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The Green Chemistry Initiative at the University of Toronto

November #WomenOfGreenChemistry: Heather Buckley (@greensafewater_)

Dr. Heather Buckley (@greensafewater_) is an Assistant Professor of Civil Engineering and an Adjunct Professor of Chemistry at the University of Victoria. Her interdisciplinary research team tackles challenges at the interface of green chemistry, civil engineering, and public health, centering their efforts around creating tools for better monitoring of drinking water contaminants and the design of safer alternative technologies in water treatment. The GCI was excited to have Dr. Buckley as an invited speaker at the annual symposium in 2019!

Heather Buckley earned a BSc and MSc in chemistry from the University of British Columbia. She earned a PhD in inorganic chemistry from the University of California Berkeley as an International Fullbright Science & Technology Fellow. Dr. Buckley completed her postdoctoral work as the Associate Director of International Partnerships at the UC Berkeley Center for Green Chemistry, was a Green Talents Fellow at the Fraunhofer Institute for Solar Energy in Freiburg, Germany, and was an ITRI Rosenfeld Postdoctoral Research Fellow at the Lawrence Berkeley National Laboratory. She then joined the University of Victoria as an Assistant Professor in January 2018.

Through designing greener technologies and tools for environmental monitoring Dr. Buckley is helping communities and industrial partners ensure the safety of their drinking water. We want to honour Heather Buckley for being an inspiring #WomenInGreenChemistry!

#GreenChemistry #WomenInChemistry #WomenInSTEM



October #WomenOfGreenChemistry: Amy Cannon (@Amy_Cannon)

Amy Cannon is the co-founder and executive director of Beyond Benign (@beyondbenign), a non-profit organization dedicated to green chemistry education. Beyond Benign is transforming chemistry education through fostering a green chemistry education community which empowers and supports educators and students from elementary to graduate school to implement green chemistry and sustainable science into the classroom. A major project led by Beyond Benign is the Green Chemistry Commitment, a commitment for college and universities to implement and improve green chemistry and toxicology education for all chemistry students. This project has been incredibly successful, with 62 commitment signers from 7 different countries – including the chemistry department (@chemuoft) at University of Toronto!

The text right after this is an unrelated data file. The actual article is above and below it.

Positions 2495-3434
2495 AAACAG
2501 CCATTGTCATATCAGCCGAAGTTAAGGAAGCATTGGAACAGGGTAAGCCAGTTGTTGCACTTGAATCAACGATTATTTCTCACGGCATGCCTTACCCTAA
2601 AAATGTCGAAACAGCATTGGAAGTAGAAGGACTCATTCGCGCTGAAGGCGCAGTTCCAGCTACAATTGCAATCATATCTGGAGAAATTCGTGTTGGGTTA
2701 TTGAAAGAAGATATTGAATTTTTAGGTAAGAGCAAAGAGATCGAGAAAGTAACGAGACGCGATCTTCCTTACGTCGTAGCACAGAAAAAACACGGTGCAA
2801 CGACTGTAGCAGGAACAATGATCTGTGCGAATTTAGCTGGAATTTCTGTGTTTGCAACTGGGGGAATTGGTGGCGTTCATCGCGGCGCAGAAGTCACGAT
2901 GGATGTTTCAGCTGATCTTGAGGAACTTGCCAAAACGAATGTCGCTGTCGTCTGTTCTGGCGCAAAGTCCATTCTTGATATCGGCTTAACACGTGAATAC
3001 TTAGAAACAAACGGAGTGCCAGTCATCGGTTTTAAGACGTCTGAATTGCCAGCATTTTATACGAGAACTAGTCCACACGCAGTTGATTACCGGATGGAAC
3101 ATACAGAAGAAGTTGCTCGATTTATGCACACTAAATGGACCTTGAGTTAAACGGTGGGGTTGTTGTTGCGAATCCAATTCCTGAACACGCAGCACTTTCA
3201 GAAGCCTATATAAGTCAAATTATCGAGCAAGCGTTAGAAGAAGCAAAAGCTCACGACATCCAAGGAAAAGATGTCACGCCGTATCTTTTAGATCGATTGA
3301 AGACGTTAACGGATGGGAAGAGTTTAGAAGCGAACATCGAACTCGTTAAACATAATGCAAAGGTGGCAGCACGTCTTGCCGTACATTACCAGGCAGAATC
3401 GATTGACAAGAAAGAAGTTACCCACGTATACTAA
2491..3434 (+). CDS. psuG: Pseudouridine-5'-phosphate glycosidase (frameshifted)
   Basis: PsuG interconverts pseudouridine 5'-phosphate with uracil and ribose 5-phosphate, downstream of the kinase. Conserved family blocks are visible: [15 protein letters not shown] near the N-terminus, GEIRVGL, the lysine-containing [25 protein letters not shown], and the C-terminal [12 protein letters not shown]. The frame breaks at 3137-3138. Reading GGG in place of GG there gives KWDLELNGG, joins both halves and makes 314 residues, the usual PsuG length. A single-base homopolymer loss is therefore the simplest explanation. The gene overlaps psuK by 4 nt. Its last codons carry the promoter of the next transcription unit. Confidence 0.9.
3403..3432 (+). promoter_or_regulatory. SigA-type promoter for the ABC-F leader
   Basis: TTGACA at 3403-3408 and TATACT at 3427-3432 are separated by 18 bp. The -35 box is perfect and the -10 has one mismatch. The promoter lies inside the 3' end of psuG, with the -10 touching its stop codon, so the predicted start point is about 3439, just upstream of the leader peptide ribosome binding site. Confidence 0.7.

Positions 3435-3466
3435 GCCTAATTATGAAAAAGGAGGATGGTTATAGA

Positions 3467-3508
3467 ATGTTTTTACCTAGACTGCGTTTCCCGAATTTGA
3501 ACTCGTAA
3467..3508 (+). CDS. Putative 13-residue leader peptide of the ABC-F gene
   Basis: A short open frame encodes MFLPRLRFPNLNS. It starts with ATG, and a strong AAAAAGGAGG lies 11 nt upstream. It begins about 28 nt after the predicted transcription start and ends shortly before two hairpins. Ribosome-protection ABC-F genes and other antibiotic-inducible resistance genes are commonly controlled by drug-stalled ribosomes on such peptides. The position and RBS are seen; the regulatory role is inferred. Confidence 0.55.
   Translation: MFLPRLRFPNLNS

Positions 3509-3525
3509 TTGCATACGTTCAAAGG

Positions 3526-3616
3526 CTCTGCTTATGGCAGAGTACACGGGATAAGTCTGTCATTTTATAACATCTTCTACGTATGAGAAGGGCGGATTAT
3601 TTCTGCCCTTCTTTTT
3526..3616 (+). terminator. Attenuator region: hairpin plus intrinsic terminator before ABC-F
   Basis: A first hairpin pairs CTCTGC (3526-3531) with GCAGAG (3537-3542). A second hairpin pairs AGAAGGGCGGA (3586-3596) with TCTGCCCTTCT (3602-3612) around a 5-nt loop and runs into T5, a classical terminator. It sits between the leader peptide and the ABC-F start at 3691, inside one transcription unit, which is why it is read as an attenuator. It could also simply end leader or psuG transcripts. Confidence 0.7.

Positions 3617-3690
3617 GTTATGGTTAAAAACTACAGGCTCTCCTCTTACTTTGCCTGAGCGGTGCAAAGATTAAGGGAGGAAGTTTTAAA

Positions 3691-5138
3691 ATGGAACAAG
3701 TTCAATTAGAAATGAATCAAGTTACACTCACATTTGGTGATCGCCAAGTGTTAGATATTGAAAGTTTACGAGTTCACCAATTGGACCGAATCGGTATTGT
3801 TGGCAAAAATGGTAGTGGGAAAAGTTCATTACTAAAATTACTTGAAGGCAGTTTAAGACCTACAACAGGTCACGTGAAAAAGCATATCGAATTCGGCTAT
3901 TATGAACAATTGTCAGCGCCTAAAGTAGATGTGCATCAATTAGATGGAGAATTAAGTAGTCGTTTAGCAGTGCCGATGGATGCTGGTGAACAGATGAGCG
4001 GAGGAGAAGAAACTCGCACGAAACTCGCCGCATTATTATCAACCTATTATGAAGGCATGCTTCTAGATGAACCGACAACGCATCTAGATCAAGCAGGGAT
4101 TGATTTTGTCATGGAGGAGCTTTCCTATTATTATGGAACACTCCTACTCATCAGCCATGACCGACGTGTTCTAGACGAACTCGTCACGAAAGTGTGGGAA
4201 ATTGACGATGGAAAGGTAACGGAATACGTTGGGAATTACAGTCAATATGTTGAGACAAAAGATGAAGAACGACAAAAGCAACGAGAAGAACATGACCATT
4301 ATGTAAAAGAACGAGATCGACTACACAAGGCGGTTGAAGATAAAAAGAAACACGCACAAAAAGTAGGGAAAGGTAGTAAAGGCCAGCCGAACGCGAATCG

Amy Cannon earned a bachelor’s degree majoring in Chemistry from Saint Anselm College, a M.S. in chemistry from University of Massachusetts Boston, and the world’s first Ph.D. in Green Chemistry from the University of Massachusetts Boston. She worked as an Assistant Professor of Green Chemistry and Director of Outreach and Community Education at the Center for Green Chemistry at the University of Massachusetts Lowell until 2007, before co-founding Beyond Benign. Amy was awarded the 2012 EPA New England Environmental Merit award for her leadership and work on green chemistry education. She also serves on the editorial board for the journal Green Chemistry Letters & Reviews.

Through outreach, resource development, training, and more, Amy has been leading the growth of a community of sustainable chemists and educators to improve the health of society and the environment. We want to honour Amy Cannon for being an inspiring #WomenInGreenChemistry!



Women of Green Chemistry

The GCI and WICTO are excited to launch the #WomenOfGreenChemistry campaign, celebrating an influential and inspiring woman in the field of green chemistry education, technology, and research each month! Check back each month to learn more about these incredible women leading the way in green chemistry!